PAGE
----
Friday, July 27, 2012


CIO worst practices: Vendor Relationship Management

Having sat on both sides of the table, I have observed a pattern of missteps that many enterprise CIOs continually repeat. At the top of my list is the mistake in not paying attention to the vendor’s cost of sales…

If a CIO became more aware of their own behaviors and how it can increase the cost to the vendors that serve them, then they can make their own enterprise agendas more successful. First and foremost, it is vital to acknowledge that the enterprise at hand isn’t the only business that needs to reduce costs. This is a trend that applies to be enterprises and vendors alike. If your vendor is a consulting and you require them to hold dozens of meetings onsite where they have to incur travel costs, you will ultimately pay for this cost in terms of increased consulting rates.

A consulting firm measures their profitability in a variety of ways, but one measure to focus on is margin. Every vendor has an established guideline for target margins for each account. Think of the game whack-a-mole. If you increase the cost of sales something will popup elsewhere. A vendor has a few levers to play with. They could propose to conduct business via webinars and reduce costs which serve the enterprise in a way that doesn’t compromise integrity nor causes overall costs to rise. This could of course require the enterprise to focus less on facetime and focus more on outcome.

A vendor could also humor your need for facetime and incur whatever costs are necessarily to satisfy the enterprise need for facetime and pass it along in either the form of increased rates or by providing a junior resource and billing them as if they are an intermediate resource. Generally speaking, enterprises who complain about quality of resources, frequent turnover of staff and changing points of contact tend to be blissfully ignorant to the fact that they may be the cause.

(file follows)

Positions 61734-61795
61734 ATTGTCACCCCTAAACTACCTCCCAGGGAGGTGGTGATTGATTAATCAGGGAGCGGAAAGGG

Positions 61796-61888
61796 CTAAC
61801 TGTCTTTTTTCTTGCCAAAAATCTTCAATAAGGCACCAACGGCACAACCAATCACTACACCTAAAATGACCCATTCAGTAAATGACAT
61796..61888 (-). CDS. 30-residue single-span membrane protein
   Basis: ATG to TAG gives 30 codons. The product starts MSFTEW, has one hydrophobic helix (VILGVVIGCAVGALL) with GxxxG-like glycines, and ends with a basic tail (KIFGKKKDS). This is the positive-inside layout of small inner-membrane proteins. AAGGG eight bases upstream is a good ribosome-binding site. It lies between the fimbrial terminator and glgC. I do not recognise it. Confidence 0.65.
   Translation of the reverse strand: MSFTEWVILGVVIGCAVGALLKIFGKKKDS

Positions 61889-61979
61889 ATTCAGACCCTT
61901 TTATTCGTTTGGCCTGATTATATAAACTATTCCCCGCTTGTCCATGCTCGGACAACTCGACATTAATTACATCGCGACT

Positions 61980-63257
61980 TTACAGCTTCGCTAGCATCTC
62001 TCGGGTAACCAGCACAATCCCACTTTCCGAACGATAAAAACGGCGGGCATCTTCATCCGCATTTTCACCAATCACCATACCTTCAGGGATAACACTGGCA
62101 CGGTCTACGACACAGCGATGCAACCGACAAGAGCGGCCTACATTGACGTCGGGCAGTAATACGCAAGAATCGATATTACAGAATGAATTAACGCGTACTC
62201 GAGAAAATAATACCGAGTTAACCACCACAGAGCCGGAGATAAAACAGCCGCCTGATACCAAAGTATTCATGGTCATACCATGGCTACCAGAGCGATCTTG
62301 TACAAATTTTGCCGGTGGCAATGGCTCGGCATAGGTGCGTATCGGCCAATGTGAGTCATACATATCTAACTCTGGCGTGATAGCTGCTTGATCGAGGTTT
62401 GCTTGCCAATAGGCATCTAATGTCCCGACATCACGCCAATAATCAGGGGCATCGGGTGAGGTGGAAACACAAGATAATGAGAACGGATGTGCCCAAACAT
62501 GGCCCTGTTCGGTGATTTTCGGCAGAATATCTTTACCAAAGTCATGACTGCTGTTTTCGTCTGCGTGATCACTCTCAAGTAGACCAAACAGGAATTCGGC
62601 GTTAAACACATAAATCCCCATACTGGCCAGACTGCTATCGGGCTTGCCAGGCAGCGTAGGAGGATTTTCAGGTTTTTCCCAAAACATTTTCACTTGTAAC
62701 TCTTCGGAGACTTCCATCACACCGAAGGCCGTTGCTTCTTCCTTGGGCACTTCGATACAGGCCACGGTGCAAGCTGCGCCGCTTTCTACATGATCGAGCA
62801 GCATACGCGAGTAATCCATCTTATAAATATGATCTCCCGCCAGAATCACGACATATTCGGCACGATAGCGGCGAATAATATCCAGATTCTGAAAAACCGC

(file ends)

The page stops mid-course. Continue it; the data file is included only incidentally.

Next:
The scenario I outlined above doesn’t just apply to sales facing roles. In fact, it could be manifested in other areas of interaction. Consider the scenarios where you have asked the vendor to create special invoicing, status reports or other clerical/administrative-level activities that aren’t either standard and/or 100% reusable across their other accounts.

If your vendor is more focused on software the challenge of cost of sales exists even more but in manifested in a different manner.  Are you guilty of making proof of concepts (POC) way too long or in squeezing every cent out of a deal at procurement time? The former is somewhat more obvious in terms of the cost it brings, but the later at times can actually be more sinister.

Have you ever heard of a cheap lawyer? I haven’t. Every time you want to change some otherwise minor sentence, it is almost always guaranteed to have to be reviewed by a lawyer. Lawyers really aren’t outcome-oriented and usually only focus on the practice of law. They have a unique way of wasting lots of time discussing the nuances of every sentence. Think about how simple it is for a developer to write Hello World and then switch to thinking how would two lawyers think about putting a contract around it.
Taking this one step further. Most sales teams are coin-operated. In other words, you have to compensate them for each and every activity in some way. The longer it takes for a deal to close, the likelihood of them staying focused on your unique needs decreases. Even when they are assured that a deal will close regardless of how long it takes, they still have to spend time internally to their own organizations churning about it. This creates stress and we all know that there is no ROI in the cost of stress…

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